disavowed the intention of applying to Her Majesty's Government the design to use the present suspension of the navigation laws as a wedge for their future removal. He had too much faith in the integrity and good intentions of the Government to impute any such intention to them.


said, that as far as he could learn from what had been said, the Bill could not be carried into due effect unless they adopted the Amendment. It was true that the Chancellor of the Exchequer had told them that the time allowed by the Bill was rather too long, than too short, as he had consulted an individual who had told him that the 1st of September was the proper day to fix for the termination of the suspension. He had heard the hon. and gallant Commodore opposite, he had heard the Member for South Lancashire, and the Member for Bridport, express their opinions with respect to the expediency of agreeing to the Amendment; and he would ask the House if they would in preference to these opinions adopt the opinion of an individual who had been cramming the Chancellor of the Exchequer on this subject? Was this the same individual who told the Government that corn would go down in November? Corn had risen to 80s. in defiance of the anticipations of that individual who had undertaken to advise Her Majesty's Ministers.


remarked that, with respect to what had been stated by the hon. Member for Portsmouth, he had no hesitation in saying, that in case of a vessel arriving under the circumstances described by the hon. Member, the Treasury would do as they had done in former instances; and if it were clearly shown that the ship departed from the port in proper time to render it probable that she would arrive before the 1st of September, that they would use that discretion which they possessed, in the same manner as they had done on former occasions. Beyond that intimation he could give no further pledge.


had no objection to support the proposition of his noble Friend (Lord John Russell), and he would add, that he thought it of very little matter whether the navigation laws were suspended for one period in preference to another, so far as regarded the supply of corn to this country. He was of opinion, that there was an erroneous impression abroad as to the effect which had been produced by the navigation laws, and the 4s. duty, in giving an advantage to France over this country; for in looking to the exportations of grain from Boston, New Orleans, and New York, from the 4th of September to the 26th of December, he found that there were 65,000 quarters of grain exported to France in that period; whilst the exports to Great Britain and Ireland in the same period were 526,000 quarters. When he saw that, he could not agree in the opinion that Her Majesty's Government had committed any great crime against Ireland in not having suspended the navigation laws and the corn importation laws at an earlier period. He thought, for his part, that the navigation laws and the corn importation laws had little to do with the circumstances which had been complained of. With regard to corn from Odessa, he perceived that the ablest organ of the political economists, the Economist newspaper, stated that great advantages had been gained by France in consequence of the suspension of the navigation laws by that country, and added that fifteen foreign vessels, principally Neapolitan and Greek, had arrived with corn at Marseilles within a few days, owing to that suspension. He was of opinion, however, that if the names afforded any indication, the Economist must have been mistaken as to the nationality of those vessels, for he saw amongst them the names Vanguard, Calliope, Maria Theresa, Firefly, Malta, and Dicky Sam; and he thought, so far as the navigation laws were concerned, those vessels which he had named, might as well have come to England as to have gone to France. If he might take the liberty of throwing out a suggestion to his noble Friend, it would be, that the Government should put the British vessels in the same position as that which foreign vessels would be permitted to occupy under the operations of this measure for the suspension of the navigation laws. A British ship was obliged by law to have three-fourths of her crew British sailors; and British ships were also obliged to carry apprentices, both of which regulations would, in case the navigation laws were suspended, operate against the British ship to the advantage of the foreign vessel. He would suggest, that in case of a suspension of the navigation laws, the British ships should be put upon an equality with the ships of other countries.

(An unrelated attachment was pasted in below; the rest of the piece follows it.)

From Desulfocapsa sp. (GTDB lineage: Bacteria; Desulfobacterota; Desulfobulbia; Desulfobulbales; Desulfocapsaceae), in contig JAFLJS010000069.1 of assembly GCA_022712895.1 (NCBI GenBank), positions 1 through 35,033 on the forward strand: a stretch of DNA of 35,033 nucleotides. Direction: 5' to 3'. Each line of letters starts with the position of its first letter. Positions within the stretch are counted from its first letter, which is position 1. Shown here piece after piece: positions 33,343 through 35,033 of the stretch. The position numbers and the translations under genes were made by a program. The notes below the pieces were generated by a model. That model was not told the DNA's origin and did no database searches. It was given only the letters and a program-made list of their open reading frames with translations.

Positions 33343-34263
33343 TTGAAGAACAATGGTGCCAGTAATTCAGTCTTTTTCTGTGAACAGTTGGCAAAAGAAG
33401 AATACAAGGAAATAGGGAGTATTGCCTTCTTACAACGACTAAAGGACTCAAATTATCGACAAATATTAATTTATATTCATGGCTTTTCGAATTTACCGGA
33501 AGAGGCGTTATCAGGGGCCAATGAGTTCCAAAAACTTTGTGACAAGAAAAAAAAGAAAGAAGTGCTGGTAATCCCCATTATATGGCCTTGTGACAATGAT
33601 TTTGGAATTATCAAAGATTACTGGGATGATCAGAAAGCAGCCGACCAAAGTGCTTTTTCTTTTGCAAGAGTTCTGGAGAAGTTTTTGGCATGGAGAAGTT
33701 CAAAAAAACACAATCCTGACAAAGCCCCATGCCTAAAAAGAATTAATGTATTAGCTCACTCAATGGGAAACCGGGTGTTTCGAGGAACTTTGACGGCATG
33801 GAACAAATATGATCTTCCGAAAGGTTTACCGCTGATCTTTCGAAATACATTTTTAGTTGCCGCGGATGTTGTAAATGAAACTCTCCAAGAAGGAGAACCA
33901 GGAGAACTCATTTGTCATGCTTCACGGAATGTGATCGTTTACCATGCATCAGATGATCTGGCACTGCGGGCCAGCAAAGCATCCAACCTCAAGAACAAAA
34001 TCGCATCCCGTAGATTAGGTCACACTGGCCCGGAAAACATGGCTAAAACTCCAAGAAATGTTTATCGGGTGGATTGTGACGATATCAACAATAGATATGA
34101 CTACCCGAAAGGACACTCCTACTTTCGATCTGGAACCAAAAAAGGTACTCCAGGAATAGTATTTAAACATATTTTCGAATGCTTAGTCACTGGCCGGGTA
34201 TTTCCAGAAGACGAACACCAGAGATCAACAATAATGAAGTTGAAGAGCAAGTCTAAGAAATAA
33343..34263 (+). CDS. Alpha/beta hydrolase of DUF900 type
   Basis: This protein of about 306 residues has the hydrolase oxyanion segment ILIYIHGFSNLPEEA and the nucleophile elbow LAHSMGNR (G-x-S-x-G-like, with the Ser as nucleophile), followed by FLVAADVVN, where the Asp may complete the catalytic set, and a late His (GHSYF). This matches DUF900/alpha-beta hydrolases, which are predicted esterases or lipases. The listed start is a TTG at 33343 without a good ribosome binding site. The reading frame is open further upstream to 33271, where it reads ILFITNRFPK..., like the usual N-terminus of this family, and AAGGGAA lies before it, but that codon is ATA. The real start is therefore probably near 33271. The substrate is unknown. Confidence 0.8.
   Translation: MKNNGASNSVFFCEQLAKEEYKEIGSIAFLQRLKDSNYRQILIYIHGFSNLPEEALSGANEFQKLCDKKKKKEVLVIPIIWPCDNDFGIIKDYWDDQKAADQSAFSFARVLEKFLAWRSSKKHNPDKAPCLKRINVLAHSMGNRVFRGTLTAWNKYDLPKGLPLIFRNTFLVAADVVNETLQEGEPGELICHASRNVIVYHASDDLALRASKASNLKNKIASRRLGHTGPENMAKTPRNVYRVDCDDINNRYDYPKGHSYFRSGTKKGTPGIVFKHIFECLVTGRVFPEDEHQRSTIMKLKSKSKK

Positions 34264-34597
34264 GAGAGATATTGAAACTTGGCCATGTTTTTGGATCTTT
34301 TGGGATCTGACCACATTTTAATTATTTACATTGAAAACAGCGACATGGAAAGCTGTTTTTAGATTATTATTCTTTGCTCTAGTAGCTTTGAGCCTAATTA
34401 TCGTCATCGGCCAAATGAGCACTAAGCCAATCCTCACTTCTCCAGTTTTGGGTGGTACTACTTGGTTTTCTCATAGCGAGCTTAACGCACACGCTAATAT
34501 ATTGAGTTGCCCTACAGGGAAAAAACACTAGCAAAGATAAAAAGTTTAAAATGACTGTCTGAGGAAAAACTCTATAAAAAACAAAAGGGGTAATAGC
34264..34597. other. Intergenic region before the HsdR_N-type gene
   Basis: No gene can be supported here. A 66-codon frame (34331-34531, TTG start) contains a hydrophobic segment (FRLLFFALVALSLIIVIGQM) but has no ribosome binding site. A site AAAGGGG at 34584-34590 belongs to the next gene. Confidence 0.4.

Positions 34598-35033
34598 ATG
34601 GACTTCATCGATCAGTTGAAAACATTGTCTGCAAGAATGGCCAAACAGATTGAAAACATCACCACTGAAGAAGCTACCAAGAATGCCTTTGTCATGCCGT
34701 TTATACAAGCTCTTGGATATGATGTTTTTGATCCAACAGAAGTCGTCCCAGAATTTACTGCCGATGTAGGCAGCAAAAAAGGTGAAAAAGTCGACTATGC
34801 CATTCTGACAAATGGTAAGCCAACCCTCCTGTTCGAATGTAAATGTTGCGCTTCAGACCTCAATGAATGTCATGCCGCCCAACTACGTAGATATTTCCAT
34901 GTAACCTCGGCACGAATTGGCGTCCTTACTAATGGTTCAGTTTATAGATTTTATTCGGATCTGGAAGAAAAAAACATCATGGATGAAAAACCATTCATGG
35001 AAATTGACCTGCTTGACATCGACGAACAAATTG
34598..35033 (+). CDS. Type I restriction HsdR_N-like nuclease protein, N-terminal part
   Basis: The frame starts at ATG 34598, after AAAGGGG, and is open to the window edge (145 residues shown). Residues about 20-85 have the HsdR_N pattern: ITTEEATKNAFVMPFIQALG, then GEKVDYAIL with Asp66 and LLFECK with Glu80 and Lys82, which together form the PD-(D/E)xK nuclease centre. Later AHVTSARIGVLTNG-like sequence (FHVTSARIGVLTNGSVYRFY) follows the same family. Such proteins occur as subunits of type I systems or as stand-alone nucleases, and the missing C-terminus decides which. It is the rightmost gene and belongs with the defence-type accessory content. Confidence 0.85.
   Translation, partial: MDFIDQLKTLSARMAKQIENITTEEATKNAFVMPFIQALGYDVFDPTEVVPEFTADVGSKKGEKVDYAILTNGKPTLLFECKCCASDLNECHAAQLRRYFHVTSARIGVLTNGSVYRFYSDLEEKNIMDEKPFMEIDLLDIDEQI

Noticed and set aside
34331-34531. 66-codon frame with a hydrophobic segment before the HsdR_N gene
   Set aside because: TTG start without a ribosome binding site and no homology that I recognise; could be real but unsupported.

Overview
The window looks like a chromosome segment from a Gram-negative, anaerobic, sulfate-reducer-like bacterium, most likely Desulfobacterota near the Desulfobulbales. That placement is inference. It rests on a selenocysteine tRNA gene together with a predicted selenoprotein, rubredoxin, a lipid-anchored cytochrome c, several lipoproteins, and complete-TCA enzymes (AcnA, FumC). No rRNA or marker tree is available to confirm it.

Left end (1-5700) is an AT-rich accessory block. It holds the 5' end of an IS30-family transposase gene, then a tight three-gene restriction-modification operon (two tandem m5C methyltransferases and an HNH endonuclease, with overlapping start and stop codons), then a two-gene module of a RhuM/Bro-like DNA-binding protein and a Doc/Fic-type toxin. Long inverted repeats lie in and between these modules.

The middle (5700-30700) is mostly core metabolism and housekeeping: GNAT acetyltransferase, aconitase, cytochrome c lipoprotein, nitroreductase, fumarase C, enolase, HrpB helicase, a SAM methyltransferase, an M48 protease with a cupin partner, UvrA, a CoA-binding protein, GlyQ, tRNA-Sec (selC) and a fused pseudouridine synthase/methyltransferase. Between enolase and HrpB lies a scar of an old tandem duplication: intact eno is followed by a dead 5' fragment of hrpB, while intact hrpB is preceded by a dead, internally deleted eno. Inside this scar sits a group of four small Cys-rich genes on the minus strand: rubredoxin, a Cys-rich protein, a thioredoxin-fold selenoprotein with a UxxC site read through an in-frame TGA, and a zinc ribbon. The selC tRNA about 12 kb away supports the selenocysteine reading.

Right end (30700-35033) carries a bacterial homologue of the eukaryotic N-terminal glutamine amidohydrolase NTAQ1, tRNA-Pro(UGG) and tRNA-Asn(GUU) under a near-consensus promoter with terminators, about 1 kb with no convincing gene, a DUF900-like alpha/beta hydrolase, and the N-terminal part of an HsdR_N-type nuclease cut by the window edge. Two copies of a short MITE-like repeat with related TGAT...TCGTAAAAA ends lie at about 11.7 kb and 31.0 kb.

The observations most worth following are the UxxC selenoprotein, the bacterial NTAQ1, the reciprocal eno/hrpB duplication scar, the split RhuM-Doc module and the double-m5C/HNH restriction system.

said, that although he should not oppose the proposition of the Government, he thought all difficulty would be obviated by fixing the time when a vessel took her cargo on board.